We're 10 weeks into the season, and it's time for the latest edition of Bleacher Report's 2010 Heisman Trophy Rankings, presented by Heismanpundit.com.
The Heismanpundit.com Heisman poll is made up of 13 Heisman voters from across the country. They vote for three players each week. Tabulations are made on a 3-2-1 basis, with three points awarded for a first-place vote, two points for a second-place vote and one point for a third-place vote.
In the past two years, the Heismanpundit poll was the most accurate in the country, picking five of the top six finishers in the Heisman vote in 2008 and the top four in 2009.
Members of the panel include: Mike Bianchi of the Orlando Sentinel, Teddy Greenstein and Brian Hamilton of the Chicago Tribune, Olin Buchanan and Tom Dienhart of Rivals.com, Jenni Carlson of The Oklahoman, Bruce Feldman of ESPN.com, J.B. Morris of ESPN The Magazine, Austin Murphy, B.J. Schecter and Stewart Mandel of Sports Illustrated, plus Dick Weiss of the New York Daily News.
Chris Huston, owner of Heismanpundit.com and a Bleacher Report contributor, coordinates and also votes in the weekly poll.
The poll is featured here on Bleacher Report each Tuesday during the college football season.
Here are the top players in the poll heading into Week 11.
Blackmon had a huge game on Saturday
Oklahoma State sophomore wide receiver Justin Blackmon is tied for fifth with one point this week.
Blackmon came back from a one-game suspension as the result of a DUI arrest to have a monster game against Baylor. He had 13 catches for 173 yards and a touchdown and also took a reverse 69 yards for a score.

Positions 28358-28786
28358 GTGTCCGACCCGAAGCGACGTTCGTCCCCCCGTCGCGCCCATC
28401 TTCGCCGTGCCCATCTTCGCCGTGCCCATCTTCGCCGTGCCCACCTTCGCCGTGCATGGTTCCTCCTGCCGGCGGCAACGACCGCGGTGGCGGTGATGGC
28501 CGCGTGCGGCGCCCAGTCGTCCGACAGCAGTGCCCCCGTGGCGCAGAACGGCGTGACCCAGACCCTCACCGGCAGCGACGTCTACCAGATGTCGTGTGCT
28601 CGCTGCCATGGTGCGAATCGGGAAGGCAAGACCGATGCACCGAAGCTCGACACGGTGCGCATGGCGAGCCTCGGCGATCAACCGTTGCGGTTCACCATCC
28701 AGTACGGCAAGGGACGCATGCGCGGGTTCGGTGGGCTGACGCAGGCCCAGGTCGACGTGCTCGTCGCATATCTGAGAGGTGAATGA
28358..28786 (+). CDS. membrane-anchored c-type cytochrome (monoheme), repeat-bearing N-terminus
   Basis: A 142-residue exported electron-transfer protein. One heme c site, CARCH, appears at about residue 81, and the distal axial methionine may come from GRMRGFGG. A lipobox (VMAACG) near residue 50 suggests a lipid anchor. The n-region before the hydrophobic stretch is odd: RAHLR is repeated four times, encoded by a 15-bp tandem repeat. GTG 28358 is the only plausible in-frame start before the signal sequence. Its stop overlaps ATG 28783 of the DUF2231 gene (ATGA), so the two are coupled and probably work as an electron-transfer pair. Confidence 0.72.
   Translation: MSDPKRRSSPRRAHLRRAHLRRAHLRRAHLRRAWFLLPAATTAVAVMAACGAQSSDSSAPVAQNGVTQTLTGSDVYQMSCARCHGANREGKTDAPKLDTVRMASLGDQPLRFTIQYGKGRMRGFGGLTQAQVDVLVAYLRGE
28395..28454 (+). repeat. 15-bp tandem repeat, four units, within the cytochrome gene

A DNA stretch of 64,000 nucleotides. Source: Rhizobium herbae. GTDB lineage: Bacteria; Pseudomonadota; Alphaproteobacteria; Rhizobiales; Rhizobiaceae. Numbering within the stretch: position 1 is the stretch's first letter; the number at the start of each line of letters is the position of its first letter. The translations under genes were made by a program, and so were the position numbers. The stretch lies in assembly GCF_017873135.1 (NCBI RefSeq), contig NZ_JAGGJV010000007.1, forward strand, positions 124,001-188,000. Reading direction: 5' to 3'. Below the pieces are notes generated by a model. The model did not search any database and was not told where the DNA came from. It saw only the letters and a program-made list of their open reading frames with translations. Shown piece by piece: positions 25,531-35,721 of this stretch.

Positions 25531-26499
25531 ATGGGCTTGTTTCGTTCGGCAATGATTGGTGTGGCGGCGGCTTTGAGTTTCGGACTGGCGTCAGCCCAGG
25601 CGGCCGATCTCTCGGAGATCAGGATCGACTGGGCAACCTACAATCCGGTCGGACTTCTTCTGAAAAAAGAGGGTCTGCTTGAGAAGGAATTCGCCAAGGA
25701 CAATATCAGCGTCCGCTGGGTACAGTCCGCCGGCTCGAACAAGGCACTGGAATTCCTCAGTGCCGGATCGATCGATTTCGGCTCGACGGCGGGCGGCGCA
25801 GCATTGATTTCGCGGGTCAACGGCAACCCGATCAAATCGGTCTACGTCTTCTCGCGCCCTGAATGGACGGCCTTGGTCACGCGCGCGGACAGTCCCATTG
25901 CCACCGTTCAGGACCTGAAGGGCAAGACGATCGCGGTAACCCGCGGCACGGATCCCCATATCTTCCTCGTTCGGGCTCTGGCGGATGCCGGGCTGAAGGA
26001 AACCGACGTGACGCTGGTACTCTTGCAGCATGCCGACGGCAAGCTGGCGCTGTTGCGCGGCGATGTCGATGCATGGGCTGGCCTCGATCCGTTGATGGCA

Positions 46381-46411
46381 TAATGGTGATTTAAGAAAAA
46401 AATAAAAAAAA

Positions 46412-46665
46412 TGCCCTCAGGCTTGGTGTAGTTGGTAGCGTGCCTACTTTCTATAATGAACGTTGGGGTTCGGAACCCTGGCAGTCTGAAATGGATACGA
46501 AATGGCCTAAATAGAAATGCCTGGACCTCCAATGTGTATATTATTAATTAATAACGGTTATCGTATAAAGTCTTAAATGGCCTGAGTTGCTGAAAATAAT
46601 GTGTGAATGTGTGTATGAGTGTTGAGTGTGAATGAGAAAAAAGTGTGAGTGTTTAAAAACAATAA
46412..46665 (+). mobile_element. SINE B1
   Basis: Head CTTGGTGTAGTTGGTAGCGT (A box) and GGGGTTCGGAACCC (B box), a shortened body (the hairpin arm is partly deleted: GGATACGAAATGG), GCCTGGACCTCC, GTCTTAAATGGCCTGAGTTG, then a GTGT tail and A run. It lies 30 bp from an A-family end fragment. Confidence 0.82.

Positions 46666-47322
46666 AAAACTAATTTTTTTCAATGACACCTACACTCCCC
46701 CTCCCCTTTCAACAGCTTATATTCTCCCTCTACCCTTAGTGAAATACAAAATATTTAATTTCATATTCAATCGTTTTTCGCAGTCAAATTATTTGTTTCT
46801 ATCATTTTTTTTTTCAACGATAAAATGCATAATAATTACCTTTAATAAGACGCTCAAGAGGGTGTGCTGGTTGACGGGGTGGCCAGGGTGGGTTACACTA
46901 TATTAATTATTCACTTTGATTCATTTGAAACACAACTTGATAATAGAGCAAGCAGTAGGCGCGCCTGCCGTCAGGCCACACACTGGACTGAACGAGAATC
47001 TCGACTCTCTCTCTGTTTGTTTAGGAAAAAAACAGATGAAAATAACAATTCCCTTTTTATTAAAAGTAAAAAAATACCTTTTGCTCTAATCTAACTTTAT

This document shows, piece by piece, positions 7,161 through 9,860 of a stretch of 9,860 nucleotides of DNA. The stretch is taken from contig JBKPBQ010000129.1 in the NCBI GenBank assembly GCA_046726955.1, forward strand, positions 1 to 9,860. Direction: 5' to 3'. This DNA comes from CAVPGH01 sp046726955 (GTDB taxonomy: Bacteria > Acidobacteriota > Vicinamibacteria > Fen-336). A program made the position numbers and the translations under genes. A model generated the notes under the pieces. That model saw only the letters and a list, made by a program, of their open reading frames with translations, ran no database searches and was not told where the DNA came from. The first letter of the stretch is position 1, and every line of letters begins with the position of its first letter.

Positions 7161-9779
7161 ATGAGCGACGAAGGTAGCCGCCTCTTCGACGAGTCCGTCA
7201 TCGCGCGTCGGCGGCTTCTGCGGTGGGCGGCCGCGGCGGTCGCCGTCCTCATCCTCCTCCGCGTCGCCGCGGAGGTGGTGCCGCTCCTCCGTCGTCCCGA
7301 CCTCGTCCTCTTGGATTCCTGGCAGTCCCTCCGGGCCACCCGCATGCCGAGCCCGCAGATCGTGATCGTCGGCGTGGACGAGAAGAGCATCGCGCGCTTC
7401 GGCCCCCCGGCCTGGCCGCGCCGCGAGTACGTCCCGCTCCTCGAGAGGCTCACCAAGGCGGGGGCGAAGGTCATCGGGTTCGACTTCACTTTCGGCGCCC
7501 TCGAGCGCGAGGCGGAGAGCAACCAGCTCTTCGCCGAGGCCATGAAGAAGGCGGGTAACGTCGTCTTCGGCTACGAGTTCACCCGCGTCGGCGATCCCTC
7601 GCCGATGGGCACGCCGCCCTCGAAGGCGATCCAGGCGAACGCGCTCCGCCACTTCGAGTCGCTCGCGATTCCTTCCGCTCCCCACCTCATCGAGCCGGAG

On the season, Blackmon leads the nation with 75 catches for 1,285 yards and 15 touchdowns.
At this point, he's a lock for the Biletnikoff Award. His impact on the Heisman race will be much smaller, but there's a chance that he can finish in the top six or seven if he can close out the season strong.
Michigan's Denard Robinson checks in this week in a tie for fifth with one point.
One has to wonder what might've been with Robinson. He's clearly as explosive a player as there is in college football, whether it's through the air or on the ground.
The problem is that he keeps getting hurt.
Last Saturday against Illinois was a case in point. Through three quarters, Robinson threw for 305 yards and three touchdowns and added another 62 yards on the ground. But he started feeling dizzy and was removed in favor of Tate Forcier.
As gaudy as his stats remain, they'd be pretty amazing if he hadn't missed significant portions of various games. He might even still be the Heisman frontrunner.
On the year, he has 1,349 rushing yards and 12 touchdowns and 1,814 passing yards and 13 touchdowns. If he keeps it up, he'll be the first player ever to pass for 2,000 and rush for 1,500 in the same season.